The rise of the African Woman
Although much still needs to be done, fair gender representation, which has been underutilized as a resource for too long, has received a boost with improvement in the number of African women holding key public offices, for example, Joyce Banda (Malawi’s president), Ngozi Okonjo-Iweala (Nigeria’s finance minister), Nkosazana Dlamini-Zuma (AU chairperson) to name but a few.
African women have penetrated the business and political corridors in many countries and are increasingly filling roles traditionally occupied by men. Their representation in parliaments in sub-Saharan Africa is now higher than in South Asia, the Arab states or Eastern Europe. According to the 2012 data from the Inter- Parliamentary Union, women occupy 20.2 percent of parliamentary seats in sub-Saharan Africa, which is slightly higher than the world average of 19.5%.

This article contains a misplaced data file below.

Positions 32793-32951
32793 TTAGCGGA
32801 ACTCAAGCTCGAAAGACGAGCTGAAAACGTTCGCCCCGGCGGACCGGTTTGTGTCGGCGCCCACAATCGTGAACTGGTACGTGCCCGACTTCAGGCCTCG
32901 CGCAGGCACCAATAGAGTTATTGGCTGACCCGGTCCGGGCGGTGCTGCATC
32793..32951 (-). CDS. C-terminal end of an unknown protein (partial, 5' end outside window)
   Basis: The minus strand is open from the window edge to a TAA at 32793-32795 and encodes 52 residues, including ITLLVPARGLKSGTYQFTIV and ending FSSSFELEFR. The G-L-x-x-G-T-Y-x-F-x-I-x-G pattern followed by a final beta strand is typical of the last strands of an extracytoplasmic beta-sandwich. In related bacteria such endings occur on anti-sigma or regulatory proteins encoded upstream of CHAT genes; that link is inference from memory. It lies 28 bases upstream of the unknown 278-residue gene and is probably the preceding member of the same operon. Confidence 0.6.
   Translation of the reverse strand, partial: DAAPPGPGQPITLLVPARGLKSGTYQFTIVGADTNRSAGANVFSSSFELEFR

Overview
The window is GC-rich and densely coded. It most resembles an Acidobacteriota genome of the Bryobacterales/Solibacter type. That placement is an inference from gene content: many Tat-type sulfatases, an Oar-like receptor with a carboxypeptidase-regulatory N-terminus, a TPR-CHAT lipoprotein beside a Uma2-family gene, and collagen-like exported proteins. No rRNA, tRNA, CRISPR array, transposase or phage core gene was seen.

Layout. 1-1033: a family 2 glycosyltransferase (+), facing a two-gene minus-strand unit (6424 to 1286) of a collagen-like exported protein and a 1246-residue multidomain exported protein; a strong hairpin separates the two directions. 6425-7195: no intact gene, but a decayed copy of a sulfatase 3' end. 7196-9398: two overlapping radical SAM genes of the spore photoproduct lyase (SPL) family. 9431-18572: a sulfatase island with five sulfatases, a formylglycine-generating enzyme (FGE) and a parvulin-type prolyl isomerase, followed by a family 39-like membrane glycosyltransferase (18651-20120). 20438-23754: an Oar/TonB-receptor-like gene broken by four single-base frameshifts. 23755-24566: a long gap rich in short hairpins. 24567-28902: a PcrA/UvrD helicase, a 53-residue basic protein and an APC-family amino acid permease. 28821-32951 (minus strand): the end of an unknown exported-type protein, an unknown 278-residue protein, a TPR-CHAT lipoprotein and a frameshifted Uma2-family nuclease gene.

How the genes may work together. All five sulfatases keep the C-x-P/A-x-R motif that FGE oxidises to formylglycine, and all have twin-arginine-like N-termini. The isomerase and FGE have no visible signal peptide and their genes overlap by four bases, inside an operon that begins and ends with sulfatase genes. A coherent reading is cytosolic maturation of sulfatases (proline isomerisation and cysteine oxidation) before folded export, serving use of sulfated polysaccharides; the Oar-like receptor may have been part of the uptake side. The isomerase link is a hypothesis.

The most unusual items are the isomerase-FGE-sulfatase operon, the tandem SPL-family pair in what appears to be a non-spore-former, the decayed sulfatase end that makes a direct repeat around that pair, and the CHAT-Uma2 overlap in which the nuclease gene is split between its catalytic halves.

Also, going by the World Bank estimates that eliminating barriers which discriminate against women’s working in certain sectors could increase labor productivity by as much as 25%, sub-Saharan is already achieving this with an estimated 50 percent of the agriculture sector being women – higher than in some countries.